The obvious question for the offense is whether Jalen Hurts’ intermediate and deep passing game are up to championship snuff; whether he he has improved in making his reads, going through progressions, and not simply chucking the ball out of bounds if the primary receiver isn’t there. That risk aversion, more than anything, is likely what won him the starting job -- he protected the ball. Still, the overzealous desire to avoid making the big mistake, and the coaching staff’s insistence on protecting him even in contests where he should have be taking his lumps, very much stunted his growth down the stretch. Without making those mistakes and overcoming them, it’s very hard to gain the confidence that you can make the next play. Still, this is a question that we’ve covered ad nausea the past seven months.
But, the simple fact is that there is more to that growth than simple reps, recognition, and confidence: Hurts also has to have the confidence that he has time to make those reads, that he will be able to step up in the pocket and into the throw. And that begins with the line.
A kid from another website asked a question we’ve had here for several years, and was actually a question most people had: What to do about right guard? Now, to be sure, you don’t phrase it as he did twice - an implicit criticism of the coaching staff’s ability to recruit and/or develop two functional guards in the same season at the same time. But it is wasn’t a dumb question either: We know the three iron clad starters, and we can gather that Matt Womack has almost certainly played his way into some position on the right side. But, who is that fourth player?
Nick Saban said that there are four or five guys that can play winning football along the line, but he’s seeing something we’ve not and is not naming the competitors in any event. The most obvious solution would be for Lester Cotton to finally take that next step in his development and claim either the tackle or guard spot. But, if he doesn’t, the other commodities are unproven and/or potentially unpalatable. It would be a pity to see what could be the most dangerous offense in America sputter because of inconsistency on the right side...again.
A related issue is whether Brent Key coaching the entire offensive line will bring a return to a more physical interior line. The past few seasons Alabama has worked much more east-west than I think this staff is comfortable with. Some of it is scheming, to be sure. But, as Coach Saban has also stated, that horizontal scheme is what the offensive line did the best. We know Mario Cristobal is an ace recruiter, and his loss will be felt in South Beach. But, the final product of his position coaching didn’t nearly live up to the talent level available to him. Maybe Coach Key finally having control of the entire line will show an improvement or at least more aggression at the point of attack.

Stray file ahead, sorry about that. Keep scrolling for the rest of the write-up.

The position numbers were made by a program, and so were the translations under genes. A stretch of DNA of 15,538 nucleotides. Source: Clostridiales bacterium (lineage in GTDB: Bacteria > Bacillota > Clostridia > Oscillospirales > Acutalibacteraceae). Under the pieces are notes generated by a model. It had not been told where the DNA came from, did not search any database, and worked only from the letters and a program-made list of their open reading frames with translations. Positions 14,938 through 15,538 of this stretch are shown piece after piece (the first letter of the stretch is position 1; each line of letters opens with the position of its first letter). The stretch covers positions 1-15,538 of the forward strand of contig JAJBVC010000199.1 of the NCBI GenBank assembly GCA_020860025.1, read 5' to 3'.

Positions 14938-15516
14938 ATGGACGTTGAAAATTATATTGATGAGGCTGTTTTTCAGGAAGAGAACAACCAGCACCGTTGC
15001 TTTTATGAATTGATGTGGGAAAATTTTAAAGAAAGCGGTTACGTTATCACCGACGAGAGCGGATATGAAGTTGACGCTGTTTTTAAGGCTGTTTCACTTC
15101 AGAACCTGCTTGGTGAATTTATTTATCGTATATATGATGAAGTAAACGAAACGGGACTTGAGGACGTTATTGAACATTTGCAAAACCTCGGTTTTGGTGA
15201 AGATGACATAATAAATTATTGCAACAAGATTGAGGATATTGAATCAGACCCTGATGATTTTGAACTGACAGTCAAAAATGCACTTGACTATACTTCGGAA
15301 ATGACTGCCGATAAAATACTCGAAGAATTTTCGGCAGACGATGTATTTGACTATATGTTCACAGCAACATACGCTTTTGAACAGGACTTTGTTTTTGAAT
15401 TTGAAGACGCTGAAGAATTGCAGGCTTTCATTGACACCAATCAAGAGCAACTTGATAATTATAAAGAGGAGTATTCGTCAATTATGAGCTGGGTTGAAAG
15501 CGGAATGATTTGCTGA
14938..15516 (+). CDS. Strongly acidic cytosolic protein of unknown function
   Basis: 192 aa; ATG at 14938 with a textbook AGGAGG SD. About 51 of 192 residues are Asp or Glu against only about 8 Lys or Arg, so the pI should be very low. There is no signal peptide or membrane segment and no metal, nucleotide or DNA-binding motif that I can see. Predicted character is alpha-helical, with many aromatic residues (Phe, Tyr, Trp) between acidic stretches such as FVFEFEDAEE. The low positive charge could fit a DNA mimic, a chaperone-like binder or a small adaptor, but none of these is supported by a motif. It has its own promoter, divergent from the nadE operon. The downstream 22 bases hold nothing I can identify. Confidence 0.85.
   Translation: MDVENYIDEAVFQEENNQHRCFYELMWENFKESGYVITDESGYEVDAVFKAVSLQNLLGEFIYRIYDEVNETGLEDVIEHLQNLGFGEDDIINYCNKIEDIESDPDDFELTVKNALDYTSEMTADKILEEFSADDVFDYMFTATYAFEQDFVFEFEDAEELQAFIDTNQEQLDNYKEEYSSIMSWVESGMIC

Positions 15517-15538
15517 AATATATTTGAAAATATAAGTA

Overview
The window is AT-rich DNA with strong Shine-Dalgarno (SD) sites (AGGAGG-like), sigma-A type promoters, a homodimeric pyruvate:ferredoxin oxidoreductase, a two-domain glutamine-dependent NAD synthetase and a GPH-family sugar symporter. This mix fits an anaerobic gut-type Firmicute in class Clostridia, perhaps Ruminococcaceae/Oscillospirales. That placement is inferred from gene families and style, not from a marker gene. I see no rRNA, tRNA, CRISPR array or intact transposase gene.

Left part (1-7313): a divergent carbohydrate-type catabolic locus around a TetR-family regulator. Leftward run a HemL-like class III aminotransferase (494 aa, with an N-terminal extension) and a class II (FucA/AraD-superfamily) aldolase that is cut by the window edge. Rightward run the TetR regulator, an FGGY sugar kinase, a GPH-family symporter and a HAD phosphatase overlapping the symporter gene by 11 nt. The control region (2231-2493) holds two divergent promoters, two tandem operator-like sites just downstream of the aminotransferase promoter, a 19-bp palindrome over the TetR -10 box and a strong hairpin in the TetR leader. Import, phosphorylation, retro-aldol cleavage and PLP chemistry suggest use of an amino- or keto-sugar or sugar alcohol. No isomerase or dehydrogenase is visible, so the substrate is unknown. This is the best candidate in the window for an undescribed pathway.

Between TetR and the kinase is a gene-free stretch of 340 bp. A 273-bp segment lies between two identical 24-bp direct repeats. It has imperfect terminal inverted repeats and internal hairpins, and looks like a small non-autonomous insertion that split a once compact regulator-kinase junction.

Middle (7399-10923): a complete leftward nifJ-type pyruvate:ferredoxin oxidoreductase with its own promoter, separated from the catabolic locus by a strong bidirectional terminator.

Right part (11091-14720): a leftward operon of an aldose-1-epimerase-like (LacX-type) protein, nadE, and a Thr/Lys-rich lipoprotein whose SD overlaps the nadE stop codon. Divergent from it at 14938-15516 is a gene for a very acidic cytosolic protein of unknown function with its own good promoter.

Is there an answer at placekicker? Blueshirt, swampshirt, walk-on with bagman, whatever -- Joseph Bulovas had best provide it, because the A-Day game engendered little confidence in the Tide kicking game. It would not be out of the realm of possibility to see J.K. Scott pull double-duty if Andy Pappanastos and Bulovas strike out. Is that probable? No. But the fact it’s not implausible speaks volumes.
Not as pressing a concern but still an open question is will the Tide find that breakout return man? Alabama has always been at its best when it has had dangerous return men: Just in the Saban era, think Javier Arenas, Christon Jones, Cyrus Jones, Kenyan Drake, Eddie Jackson. Is Trevon Diggs the answer at punt returner? Where did Xavian Marks go? Is B.J. Emmons an answer on kick returns? Will Alabama look to the defensive backfield for its next great punt returner? If so, who? Are there incoming freshmen who can win a spot?
Again, this is not as pressing a concern, but it would be nice to see a more dynamic kick return game and a dangerous-but-smart punt return unit.
There is understandable concern about the loss of proven playmakers and pass rushers in the front seven. We think of the productivity that Alabama lost in the 2017 NFL draft, where it sent four of those starters to the pros. But last year was in some ways more damaging: In addition to losing D.J. Pettway, A’Shawn Robinson, Jarran Reed, and Reggie Ragland to the NFL in 2016, the Tide also graduated its depth with the departure of Dakota Ball (2017,) Dillon Lee, Denzell Devall, and Darren Lake -- that’s 14 players lost in two years, an entire 2-deep along the front, with 10 of them drawing NFL paychecks. Most programs could not survive that hit.
So, yes, it’s understandable that many are antsy about the development and depth up front. However, related to that concern, is the issue of the secondary. Coach Saban remarked at SEC Media Days that he was able to play a lot of two-high split safeties in 2016, protecting the secondary, because of the pressure the defensive line put on opposing quarterbacks. This year it’s not just a matter of whether the front seven can step in and affect the passer even close to that extent, but whether or not the secondary can hold up if the defensive front isn’t as effective.
The A-Day game is not the best venue to determine what this secondary is capable of. Blitzing was limited-to-nonexistent. Coverages were vanilla. Still, the combined secondaries gave up well over 500 yards through the air. There were no caveats for a unit that, as Hootie Jones said, got their butts whipped. And this says nothing of the loss of Marlon Humphrey and Eddie Jackson. On paper, the Tide should be okay depth-wise and has a putative Top Four ready to go, but getting younger players like Jared Mayden, Nigel Knott, etc. ready for Game One is a tall task that has been made taller.
We’ll know in just about six weeks.
Feel free to take a stab at answering these, engaging in wild speculation or posing your own questions below.